Supplements. Supplements. Supplements. These days, it seems like there’s a pill for everything. Want to grow your hair? They’ve got a pill for that. Looking for an alternative to coffee? Take this “all-natural” supplement. Stressed out? How about some CBD? With such a booming market for supplements thanks to a demand for healthier living and the speed of Amazon fulfillment, laws and regulations have been in place to protect consumers from deception. Consider these legal tips from e-commerce attorneys on the best marketing practices so your dietary supplement business can thrive without any legal issues.
Marketing Dietary Supplement Legal Tip #1: Don’t Mess with The DSHEA
The Dietary Supplement Health and Education Act (DSHEA) was passed in 1994 to define and regulate dietary supplements. This law is hated by many as some believe it favors dietary supplement manufacturers, allowing for dangerous products to be distributed to consumers without proper testing.
“The deal that DSHEA and NCCAM made with the public was this: Let the supplement industry have free reign to market untested products with unsupported claims, and then we’ll fund reliable studies to arm the public with scientific information so they can make good decisions for themselves. This “experiment” (really just a gift to the supplement industry) has been a dismal failure. The result has been an explosion of the supplement industry flooding the marketplace with useless products and false claims.”
– Steven Paul Novella, prominent skeptic and clinical neurologist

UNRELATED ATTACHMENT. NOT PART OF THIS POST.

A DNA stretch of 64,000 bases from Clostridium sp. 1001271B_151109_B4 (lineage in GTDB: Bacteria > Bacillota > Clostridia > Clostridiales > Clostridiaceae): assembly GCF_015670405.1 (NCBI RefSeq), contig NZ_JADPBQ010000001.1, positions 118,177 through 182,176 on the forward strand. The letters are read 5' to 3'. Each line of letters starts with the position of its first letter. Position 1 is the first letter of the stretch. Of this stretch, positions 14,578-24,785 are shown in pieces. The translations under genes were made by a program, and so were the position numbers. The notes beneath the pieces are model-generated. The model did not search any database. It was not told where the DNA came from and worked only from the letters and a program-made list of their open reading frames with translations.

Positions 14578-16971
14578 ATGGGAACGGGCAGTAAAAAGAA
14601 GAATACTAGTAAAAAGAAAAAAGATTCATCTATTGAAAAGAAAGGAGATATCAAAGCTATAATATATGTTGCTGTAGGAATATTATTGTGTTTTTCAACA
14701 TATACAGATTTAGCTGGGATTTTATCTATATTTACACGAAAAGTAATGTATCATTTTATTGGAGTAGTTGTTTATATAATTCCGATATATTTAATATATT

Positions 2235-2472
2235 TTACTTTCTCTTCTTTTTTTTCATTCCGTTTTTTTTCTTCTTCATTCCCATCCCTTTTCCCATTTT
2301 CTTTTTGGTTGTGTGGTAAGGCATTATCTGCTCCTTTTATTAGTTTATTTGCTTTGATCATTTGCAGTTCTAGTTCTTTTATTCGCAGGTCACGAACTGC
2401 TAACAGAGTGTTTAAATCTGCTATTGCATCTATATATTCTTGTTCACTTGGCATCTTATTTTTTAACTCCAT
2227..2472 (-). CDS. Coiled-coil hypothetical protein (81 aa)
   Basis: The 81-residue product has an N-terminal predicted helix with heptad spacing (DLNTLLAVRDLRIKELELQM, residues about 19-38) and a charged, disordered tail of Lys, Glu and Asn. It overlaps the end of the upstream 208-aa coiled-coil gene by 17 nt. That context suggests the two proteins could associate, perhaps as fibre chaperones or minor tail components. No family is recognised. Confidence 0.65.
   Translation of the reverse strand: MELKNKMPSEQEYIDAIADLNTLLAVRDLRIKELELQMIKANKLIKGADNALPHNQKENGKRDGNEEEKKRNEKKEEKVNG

Here are some critical supplement labeling issues to consider before you begin marketing your supplements online. Under the DSHEA, companies marketing dietary supplements are allowed to make two kinds of claims on their labeling. First, companies may make health claims specifically authorized by the Food and Drug Administration (“FDA”), and second, statements of nutritional support. Health claims, such as representations about the product and a disease or health condition, are only allowed if these claims have been authorized by an FDA finding that there is a significant scientific agreement to support that claim. DSHEA requires that these claims on the labeling be substantiated, truthful, and not misleading, which is consistent with the Federal Trade Commission’s standard. The FTC has not only prosecuted the dietary supplement manufacturer, but also the other companies involved in the deceptive promotions.
Other Important DSHEA Points to Consider:
- The legal definitionof dietary supplements is “…products taken by mouth that contain a ‘dietary ingredient.’ Dietary ingredients include vitamins, minerals, amino acids, and herbs or botanicals, as well as other substances that can be used to supplement the diet.”
- Tobacco is exempted as a dietary supplement.
- Dietary Supplements must include the following information with the product:
- Ingredients (including amounts)
- Intended Use (must be based on accepted scientific evidence)
- Use Instructions (dosage and ingestion instructions)